In second impeachment, misinformation spreads at a lower intensity.

Misinformation about the second impeachment trial against former President Donald J. Trump is swirling online at a much slower clip than the first impeachment trial against him — at least so far.

The media insights company Zignal Labs collected misinformation narratives around the impeachment proceedings from Jan. 25 to Feb. 9, and found three emerging falsehoods that had gotten thousands of mentions on social media and cable television and in print and online news outlets.

The falsehoods, though, had not gained as much traction as misinformation about Mr. Trump’s first impeachment trial or the outcome of the 2020 election. Still, the data shows how virtually any news event is an opportunity to spread lies and push divisive rumors, helped along by social media algorithms, eager audiences and a broken fact-checking system.

Here are the three most popular misinformation narratives about the impeachment proceedings.

Nancy Pelosi is responsible for the Capitol attack: 30,300 mentions

The falsehood that Congresswoman Nancy Pelosi somehow knew that a mob would storm the Capitol and is using the impeachment trial as a “diversion” effort was amplified by Senator Ron Johnson on Fox News on Feb. 7.

“We now know that 45 Republican senators believe it’s unconstitutional,” Mr. Johnson said on Fox News, referring to the impeachment proceedings. “Is this another diversion operation? Is this meant to deflect away from what the speaker knew and when she knew it? I don’t know, but I’m suspicious.”

A video clip of the interview was viewed at least 2.1 million times on Twitter.

The attack on the Capitol was preplanned, undercutting the basis of the impeachment trial: 8,135 mentions

The falsehood that the Capitol attack was preplanned and “undercuts Trump impeachment premise” gained traction on Feb. 8 when a conservative outlet called Just the News published an article detailing the claim. The article was shared 7,400 times on Twitter and at least 3,000 times on Facebook.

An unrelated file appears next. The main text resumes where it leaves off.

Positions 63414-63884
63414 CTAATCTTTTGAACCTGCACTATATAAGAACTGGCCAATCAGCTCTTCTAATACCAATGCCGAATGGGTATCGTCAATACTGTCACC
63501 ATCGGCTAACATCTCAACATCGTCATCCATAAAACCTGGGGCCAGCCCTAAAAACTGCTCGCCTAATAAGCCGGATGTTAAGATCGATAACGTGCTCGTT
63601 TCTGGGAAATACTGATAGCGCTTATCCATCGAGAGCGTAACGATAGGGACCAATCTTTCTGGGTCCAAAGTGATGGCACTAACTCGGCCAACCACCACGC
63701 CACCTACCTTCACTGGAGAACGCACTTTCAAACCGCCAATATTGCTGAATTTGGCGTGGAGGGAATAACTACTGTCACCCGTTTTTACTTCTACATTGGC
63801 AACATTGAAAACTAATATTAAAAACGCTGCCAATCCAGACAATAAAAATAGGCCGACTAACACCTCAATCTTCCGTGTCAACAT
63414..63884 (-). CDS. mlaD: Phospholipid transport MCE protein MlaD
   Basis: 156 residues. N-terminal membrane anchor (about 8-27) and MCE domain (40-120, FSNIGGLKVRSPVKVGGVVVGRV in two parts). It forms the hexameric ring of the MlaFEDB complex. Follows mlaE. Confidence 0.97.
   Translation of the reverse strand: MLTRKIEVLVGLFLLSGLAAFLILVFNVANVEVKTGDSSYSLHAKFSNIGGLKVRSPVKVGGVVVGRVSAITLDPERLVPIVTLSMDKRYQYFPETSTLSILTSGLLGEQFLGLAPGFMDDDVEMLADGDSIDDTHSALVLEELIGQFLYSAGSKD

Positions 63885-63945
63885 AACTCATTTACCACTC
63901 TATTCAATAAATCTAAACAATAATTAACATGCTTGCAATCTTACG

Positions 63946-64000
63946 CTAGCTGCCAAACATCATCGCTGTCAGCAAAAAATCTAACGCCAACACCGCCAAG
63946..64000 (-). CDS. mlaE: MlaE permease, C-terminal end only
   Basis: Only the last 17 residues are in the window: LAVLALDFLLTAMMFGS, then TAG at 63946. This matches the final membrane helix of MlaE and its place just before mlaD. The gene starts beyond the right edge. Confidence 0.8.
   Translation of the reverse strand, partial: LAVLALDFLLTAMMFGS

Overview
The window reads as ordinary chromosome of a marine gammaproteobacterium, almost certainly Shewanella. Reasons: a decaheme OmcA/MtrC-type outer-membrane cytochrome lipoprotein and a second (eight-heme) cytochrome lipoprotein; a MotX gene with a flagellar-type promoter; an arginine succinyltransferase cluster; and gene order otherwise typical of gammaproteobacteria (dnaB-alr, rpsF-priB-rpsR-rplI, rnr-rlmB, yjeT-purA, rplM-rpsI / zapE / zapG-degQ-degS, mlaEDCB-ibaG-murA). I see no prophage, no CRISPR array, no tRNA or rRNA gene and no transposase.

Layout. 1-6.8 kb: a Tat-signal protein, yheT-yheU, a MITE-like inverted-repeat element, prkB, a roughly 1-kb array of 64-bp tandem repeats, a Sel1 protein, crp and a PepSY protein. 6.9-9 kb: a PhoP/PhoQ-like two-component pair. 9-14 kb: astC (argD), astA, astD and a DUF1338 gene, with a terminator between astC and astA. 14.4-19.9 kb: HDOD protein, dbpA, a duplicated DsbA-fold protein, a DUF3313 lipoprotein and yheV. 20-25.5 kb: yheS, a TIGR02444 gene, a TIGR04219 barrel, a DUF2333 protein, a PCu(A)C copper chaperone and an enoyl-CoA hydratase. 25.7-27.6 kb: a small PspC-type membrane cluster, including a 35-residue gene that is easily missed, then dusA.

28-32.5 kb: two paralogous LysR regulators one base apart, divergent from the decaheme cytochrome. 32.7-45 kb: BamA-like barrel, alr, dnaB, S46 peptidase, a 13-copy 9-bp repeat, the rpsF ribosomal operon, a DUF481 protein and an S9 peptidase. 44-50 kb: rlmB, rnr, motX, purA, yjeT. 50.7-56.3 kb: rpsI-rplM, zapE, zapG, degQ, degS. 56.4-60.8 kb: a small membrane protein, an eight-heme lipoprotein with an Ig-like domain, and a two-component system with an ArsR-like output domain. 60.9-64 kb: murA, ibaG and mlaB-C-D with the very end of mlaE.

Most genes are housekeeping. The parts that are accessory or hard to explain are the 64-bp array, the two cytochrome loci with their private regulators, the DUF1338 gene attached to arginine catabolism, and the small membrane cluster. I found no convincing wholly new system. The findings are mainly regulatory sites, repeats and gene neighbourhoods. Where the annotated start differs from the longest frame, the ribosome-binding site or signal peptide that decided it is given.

Capitol Riot Fallout

From Riot to Impeachment

The riot inside the U.S. Capitol on Wednesday, Jan. 6, followed a rally at which President Trump made an inflammatory speech to his supporters, questioning the results of the election. Here’s a look at what happened and the ongoing fallout:

    • As this video shows, poor planning and a restive crowd encouraged by President Trump set the stage for the riot.
    • A two hour period was crucial to turning the rally into the riot.
    • Several Trump administration officials, including cabinet members Betsy DeVos and Elaine Chao, announced that they were stepping down as a result of the riot.
    • Federal prosecutors have charged more than 70 people, including some who appeared in viral photos and videos of the riot. Officials expect to eventually charge hundreds of others.
    • The House voted to impeach the president on charges of “inciting an insurrection” that led to the rampage by his supporters.

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